Posted by: liturgicalyear | June 18, 2010

Mother Teresa’s Essential Wisdom

For just over 9 years I’ve been making a holy hour on Wednesday nights in my parish’s adoration chapel.  I must admit I don’t always feel like it’s the holiest of hours, but it always bears fruit.  Sometimes I struggle to stay awake or to stay focused.  Sometimes my prayer is deep and intimate.  Sometimes is scattered and distracted.  Sometimes it is just silent, simple “being” with Jesus.

I usually bring my bible and Magnificat with me and often another book.  Last week I brought Mother Teresa:  Her Essential Wisdom edited by Carol Kelly-Gangi (c. 2006, Fall River Press).  I have been reading it slowly over a very extended period of time.  As I was praying, I thought that sharing some of her wisdom would be enjoyed by all.  So I pass along today for your thought and prayer those things that struck me in her words (in no particular order).

Love has no other message but its own.  Every day we try to live out Christ’s love in a very tangible way, in every one of our deeds.  If we do any preaching, it is done with deeds not with words.  That is our witness to the gospel.  (p. 15)

It is easy to smile at people outside your own home.  It is so easy to take care of the people that you don’t know well.  It is difficult to be thoughtful and kind and to smile and be loving to your own in the house day after day, especially when we are tired and in a bad temper or bad mood.  We all have these moments and that is the time that Christ comes to us in a distressing disguise. (p. 37)

Be faithful to the time spent in prayer and make sure that at least half of your prayer is spent in silence.  This will bring you close to Jesus.  If you deepen your prayer life you will grow in holiness and obtain many graces for the souls entrusted to your care.  Deepen your love for one another by praying for each other and by sharing thoughts and graces you have received in prayer and reading.  (p. 54)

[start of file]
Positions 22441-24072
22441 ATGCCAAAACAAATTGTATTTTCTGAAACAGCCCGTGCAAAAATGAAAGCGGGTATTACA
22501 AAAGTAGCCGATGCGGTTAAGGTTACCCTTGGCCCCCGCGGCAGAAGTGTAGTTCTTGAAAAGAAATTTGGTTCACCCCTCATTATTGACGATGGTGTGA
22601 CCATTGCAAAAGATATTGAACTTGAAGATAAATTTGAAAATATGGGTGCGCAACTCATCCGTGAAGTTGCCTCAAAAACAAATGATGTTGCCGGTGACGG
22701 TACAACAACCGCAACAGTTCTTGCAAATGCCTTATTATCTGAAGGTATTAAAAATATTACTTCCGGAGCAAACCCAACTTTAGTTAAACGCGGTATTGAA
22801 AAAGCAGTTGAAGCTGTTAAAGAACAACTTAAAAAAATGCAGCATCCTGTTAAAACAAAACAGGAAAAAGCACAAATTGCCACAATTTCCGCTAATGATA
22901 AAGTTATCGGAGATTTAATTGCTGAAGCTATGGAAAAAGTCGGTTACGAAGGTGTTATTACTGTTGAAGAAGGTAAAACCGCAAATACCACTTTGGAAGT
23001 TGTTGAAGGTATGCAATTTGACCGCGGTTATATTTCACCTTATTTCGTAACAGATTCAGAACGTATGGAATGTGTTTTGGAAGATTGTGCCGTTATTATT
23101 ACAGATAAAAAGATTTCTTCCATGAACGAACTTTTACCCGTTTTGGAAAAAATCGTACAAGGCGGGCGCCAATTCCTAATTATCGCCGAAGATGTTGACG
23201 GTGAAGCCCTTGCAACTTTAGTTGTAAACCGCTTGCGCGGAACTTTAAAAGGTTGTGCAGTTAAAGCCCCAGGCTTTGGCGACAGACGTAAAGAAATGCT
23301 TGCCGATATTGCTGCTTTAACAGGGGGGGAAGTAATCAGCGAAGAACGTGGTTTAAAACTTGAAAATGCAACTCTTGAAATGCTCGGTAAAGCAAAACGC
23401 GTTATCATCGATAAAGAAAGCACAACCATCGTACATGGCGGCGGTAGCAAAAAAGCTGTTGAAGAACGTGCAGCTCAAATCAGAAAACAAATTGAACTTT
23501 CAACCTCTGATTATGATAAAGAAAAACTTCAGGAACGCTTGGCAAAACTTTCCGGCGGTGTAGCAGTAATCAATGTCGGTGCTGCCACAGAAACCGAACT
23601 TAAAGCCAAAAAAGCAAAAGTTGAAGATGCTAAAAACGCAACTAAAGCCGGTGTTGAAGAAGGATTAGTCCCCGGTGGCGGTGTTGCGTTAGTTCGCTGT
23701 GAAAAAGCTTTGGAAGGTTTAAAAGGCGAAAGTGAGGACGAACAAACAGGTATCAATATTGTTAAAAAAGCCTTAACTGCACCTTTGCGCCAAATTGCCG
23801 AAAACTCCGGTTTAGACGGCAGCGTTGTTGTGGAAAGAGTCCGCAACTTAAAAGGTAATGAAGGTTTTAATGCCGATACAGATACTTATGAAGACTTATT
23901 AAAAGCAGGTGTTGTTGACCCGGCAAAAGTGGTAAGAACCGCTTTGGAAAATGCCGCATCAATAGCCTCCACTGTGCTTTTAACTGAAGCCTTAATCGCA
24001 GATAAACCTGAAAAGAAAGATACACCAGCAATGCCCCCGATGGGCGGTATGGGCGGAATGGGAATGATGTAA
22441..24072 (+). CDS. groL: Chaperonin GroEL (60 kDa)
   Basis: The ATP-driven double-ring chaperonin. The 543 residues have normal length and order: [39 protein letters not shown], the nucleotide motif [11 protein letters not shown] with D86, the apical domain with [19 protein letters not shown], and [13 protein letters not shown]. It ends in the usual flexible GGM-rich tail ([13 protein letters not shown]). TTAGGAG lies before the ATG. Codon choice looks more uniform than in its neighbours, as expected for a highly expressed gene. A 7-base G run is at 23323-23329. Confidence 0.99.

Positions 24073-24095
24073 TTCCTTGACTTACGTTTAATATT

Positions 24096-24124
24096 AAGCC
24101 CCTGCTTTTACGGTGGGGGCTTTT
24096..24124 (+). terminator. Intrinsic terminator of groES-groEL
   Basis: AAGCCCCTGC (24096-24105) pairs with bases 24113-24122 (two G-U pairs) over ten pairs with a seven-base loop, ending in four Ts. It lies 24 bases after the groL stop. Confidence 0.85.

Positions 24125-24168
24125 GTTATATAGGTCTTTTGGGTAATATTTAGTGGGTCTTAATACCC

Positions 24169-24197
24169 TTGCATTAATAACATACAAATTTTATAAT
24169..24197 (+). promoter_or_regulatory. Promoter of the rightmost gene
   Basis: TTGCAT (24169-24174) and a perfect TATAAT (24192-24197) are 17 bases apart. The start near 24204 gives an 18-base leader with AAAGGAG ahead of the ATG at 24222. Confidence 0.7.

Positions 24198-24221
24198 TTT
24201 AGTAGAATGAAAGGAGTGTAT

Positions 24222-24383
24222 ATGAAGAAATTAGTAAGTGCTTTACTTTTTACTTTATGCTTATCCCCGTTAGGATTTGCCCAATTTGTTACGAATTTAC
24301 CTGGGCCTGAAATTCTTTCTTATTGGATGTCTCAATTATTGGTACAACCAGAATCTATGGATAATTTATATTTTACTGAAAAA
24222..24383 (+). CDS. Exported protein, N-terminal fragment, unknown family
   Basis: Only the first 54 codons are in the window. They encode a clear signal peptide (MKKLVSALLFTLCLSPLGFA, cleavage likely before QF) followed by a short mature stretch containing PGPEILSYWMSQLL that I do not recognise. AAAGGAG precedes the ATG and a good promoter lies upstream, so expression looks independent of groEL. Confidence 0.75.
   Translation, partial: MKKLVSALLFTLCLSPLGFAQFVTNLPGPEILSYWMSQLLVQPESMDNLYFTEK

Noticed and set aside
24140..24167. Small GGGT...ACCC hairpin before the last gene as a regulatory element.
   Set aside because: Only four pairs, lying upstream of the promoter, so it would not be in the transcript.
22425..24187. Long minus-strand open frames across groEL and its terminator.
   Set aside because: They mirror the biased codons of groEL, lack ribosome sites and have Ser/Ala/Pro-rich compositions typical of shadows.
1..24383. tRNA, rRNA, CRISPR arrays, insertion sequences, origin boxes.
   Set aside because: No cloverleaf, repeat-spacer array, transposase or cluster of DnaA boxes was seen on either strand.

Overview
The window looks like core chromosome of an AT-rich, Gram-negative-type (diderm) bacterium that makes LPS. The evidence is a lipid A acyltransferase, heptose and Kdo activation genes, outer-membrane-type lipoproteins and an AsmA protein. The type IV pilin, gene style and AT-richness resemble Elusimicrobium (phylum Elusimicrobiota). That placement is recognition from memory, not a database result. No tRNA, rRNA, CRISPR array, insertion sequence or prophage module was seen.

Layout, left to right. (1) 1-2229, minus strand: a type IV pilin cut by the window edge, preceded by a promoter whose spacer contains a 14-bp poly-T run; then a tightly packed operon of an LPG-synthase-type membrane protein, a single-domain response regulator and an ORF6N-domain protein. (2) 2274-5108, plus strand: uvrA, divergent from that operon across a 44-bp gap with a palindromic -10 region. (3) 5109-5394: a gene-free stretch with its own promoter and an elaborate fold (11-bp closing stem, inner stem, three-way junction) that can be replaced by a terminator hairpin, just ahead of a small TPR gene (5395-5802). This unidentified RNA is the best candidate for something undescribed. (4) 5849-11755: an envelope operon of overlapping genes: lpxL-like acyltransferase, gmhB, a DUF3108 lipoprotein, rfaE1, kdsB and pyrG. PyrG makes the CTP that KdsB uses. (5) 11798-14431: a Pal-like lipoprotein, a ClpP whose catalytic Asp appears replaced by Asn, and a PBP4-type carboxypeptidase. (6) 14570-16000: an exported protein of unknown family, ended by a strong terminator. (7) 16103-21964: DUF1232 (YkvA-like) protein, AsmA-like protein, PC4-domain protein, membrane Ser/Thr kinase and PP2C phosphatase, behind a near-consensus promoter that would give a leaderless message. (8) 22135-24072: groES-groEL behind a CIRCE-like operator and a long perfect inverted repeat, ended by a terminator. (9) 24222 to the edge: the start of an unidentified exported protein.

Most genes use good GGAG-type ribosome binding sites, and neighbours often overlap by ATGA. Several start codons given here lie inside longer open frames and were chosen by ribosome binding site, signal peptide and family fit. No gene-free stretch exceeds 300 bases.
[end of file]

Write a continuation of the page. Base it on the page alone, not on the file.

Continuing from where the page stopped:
You can pray while you work.  Work doesn’t stop prayer and prayer doesn’t stop work.  It requires only that small raising of the mind to him:  I love you God, I trust you.  I believe in you, I need you now.  Small things like that.  They are wonderful prayers.  (p. 55)

Joy is one of the best safeguards against temptation.  The devil is a carrier of dust and dirt and he uses every opportunity to throw what he has at us.  But a joyful heart protects us from this dirt.  That is because Jesus is there in our joy.  Jesus takes full possession of our soul when we surrender to him joyfully.  (p. 74)

Joy comes to those who in a sense forget themselves and become totally aware of the other.  (p. 75)

Why did God make some of us men and others women?  Because a woman’s love is one image of the love of God, and a man’s love is another image of God’s love.  Both are created to love, but each in a different way. Woman and man complete each other, and together show forth God’s love more fully than either can do it alone.  (p. 111)

Lord, grant that I may always bear in mind the very great dignity of my vocation, and all its responsibilities.  Never let me dishonor it by being cold, or unkind, or impatient.  (p. 115)

In closing I leave you with this beautiful prayer.  Would you join me in praying it today? 

Breath in me, O Holy Spirit, that my thoughts may all be holy.
Act in me, O Holy Spirit, that my work, too, may be holy.
Draw my heart, O Holy Spirit, that I love but what is holy.
Strengthen me, O Holy Spirit, to defend all that is holy.
Guard me the, O Holy Spirit, that I always me by holy.
Amen.   (p. 14)
 Blessed Teresa of Calcutta, pray for us!   Anne


  1. Hi,

    I was so moved by Mother Teresa’s words that I wanted to buy the book you’ve been reading, but I can’t seem to find it. Help!?


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